Looking at what’s happening out in the big wide world, I sometimes wonder whether those of us who make an honest crust buying and selling toys (or writing about them) wish they had chosen a different career path? One thing’s for sure, the past year has certainly been fertile ground for grifters. Whether it was pub owners suddenly becoming overnight experts in PPE manufacturing or mates of MPs launching side-hustles as Covid testing companies, it has been amazing to see how much profit there is to be made out of the chaos.
Of course, many legitimate companies have also seen the chance to capitalize, arguably none more so than shipping companies. It is now a foregone conclusion that the shipping industry will post record profits this year – at least $80b and possibly even as high as $100b, more than treble the all-time record. It turns out that hiking prices when your customers have no alternative but to pay up is a solid strategy.
As shipping companies make hay, other logistics providers are also seeing an opportunity to cash in: air cargo rates are rumoured to be anywhere between 60-120% higher than pre-Covid levels. Meanwhile, a multitude of sneaky charges are creeping in throughout the supply chain; hold-ups have led to D&D charges (that’s detention and demurrage, not Dungeons and Dragons) doubling, while the general manager of the Far East division of a well-known global toy retailer told me that a friend of his went to collect a container, only to be told that there were no 40fts or HQs available…unless he was willing to pay a ‘premium’ of $165. Whether you compare this to Uber’s ‘surge pricing’ or just think it is another grubby example of bribery and corruption (‘slip me a few quid and I’ll make it happen’), the upshot is the same – ‘law of the jungle’ economics are perhaps beginning to spiral out of control. However, given our own government’s penchant for getting involved in a few cheeky grifts of their own, I can’t see them stepping in to curtail this behaviour any time soon.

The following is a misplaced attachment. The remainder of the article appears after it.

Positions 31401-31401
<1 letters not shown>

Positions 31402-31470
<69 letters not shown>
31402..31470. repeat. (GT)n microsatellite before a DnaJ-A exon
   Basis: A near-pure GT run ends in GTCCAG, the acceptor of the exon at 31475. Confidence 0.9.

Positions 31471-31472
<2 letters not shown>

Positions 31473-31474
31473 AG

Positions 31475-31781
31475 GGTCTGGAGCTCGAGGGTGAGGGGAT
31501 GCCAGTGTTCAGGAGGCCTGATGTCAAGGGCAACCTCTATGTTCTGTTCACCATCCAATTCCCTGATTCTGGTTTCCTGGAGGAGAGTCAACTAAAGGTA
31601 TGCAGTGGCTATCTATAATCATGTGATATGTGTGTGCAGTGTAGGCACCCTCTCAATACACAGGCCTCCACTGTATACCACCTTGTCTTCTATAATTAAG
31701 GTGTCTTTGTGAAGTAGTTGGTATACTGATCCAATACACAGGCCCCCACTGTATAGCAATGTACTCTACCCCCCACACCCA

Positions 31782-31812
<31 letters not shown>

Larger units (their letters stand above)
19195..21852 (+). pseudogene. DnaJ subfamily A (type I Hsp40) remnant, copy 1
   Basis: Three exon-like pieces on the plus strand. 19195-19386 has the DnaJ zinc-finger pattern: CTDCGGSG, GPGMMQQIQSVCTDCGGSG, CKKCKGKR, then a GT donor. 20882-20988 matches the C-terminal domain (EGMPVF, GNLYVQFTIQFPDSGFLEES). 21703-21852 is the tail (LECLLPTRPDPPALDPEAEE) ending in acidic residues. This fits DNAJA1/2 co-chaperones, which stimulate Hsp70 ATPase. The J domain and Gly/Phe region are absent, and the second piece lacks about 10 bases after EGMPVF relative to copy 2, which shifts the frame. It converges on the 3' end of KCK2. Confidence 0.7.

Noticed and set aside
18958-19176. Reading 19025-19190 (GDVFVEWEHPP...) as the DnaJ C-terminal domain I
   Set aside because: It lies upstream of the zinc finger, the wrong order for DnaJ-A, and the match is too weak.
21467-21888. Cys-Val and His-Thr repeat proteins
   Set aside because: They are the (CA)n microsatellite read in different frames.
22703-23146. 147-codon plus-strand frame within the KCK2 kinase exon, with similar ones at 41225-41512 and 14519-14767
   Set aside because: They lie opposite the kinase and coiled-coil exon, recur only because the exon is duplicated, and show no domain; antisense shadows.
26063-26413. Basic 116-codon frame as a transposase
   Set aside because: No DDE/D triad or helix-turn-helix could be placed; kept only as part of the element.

Even if you are one of the lucky ones able to successfully ship product from the Far East to the UK, there is the little matter of getting it from warehouses into shops. Last week saw the German confectionery company behind inexplicably popular brand Haribo admitting it was struggling to get its sweets into stores because of a shortage of lorry drivers. The government has moved swiftly to address the situation, temporarily extending the number of hours a driver can work. Great, just what we need – a bunch of exhausted drivers in charge of 7.5-ton vehicles on the roads. What could possibly go wrong? Mind you, one major toy chain owner was telling me that he still has a licence to drive a 7.5-ton lorry – so he has no excuse, albeit he would surely be the UK’s highest-paid trucker?
So, where is all this heading? Rumours that Philip Schofield’s ‘How to spend it well at Christmas’ is to be renamed ‘How to find a toy at Christmas’ have not been officially confirmed, but I think we can safely assume that there may well be shortages in some areas. And surely prices will rise? If all the grifters can get away with it, maybe toy suppliers and retailers facing legitimate cost pressures should not be feeling guilty about realigning prices.